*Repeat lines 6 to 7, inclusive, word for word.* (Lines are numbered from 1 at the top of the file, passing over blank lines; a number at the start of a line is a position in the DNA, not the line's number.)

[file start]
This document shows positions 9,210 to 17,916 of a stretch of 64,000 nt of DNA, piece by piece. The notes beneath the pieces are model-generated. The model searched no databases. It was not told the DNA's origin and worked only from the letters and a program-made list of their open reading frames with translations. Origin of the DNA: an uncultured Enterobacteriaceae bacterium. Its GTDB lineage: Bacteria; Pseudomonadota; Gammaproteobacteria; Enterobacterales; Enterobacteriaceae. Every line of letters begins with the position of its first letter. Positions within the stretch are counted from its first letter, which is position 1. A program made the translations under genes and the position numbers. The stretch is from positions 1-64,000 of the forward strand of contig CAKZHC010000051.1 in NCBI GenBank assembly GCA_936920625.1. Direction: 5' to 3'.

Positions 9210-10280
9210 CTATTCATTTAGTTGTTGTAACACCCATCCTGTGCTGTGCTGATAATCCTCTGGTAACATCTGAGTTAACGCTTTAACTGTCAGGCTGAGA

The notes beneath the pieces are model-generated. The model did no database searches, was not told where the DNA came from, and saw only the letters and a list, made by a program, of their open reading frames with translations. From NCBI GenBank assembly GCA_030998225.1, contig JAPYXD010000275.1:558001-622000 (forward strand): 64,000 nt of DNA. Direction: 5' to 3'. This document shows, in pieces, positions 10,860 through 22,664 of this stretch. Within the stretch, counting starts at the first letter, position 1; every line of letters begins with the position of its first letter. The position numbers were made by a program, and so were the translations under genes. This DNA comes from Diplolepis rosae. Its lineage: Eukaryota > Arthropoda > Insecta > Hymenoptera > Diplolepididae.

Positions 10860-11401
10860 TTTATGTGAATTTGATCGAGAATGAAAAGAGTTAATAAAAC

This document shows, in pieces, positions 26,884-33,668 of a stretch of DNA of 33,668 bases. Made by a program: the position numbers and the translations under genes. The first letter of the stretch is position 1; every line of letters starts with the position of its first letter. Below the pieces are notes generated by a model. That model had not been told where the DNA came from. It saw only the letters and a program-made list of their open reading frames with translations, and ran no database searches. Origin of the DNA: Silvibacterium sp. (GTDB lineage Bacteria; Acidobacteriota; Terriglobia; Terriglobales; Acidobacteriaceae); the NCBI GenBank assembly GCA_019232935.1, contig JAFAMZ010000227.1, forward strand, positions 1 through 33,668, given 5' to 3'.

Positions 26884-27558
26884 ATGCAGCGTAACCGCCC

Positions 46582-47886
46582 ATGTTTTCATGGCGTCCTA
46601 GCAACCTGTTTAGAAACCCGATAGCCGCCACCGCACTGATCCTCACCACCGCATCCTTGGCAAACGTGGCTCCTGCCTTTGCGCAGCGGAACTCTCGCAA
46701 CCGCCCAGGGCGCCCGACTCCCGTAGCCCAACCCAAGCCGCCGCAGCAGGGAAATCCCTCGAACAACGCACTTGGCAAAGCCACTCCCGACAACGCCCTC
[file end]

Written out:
10860 TTTATGTGAATTTGATCGAGAATGAAAAGAGTTAATAAAAC

This document shows, in pieces, positions 26,884-33,668 of a stretch of DNA of 33,668 bases. Made by a program: the position numbers and the translations under genes. The first letter of the stretch is position 1; every line of letters starts with the position of its first letter. Below the pieces are notes generated by a model. That model had not been told where the DNA came from. It saw only the letters and a program-made list of their open reading frames with translations, and ran no database searches. Origin of the DNA: Silvibacterium sp. (GTDB lineage Bacteria; Acidobacteriota; Terriglobia; Terriglobales; Acidobacteriaceae); the NCBI GenBank assembly GCA_019232935.1, contig JAFAMZ010000227.1, forward strand, positions 1 through 33,668, given 5' to 3'.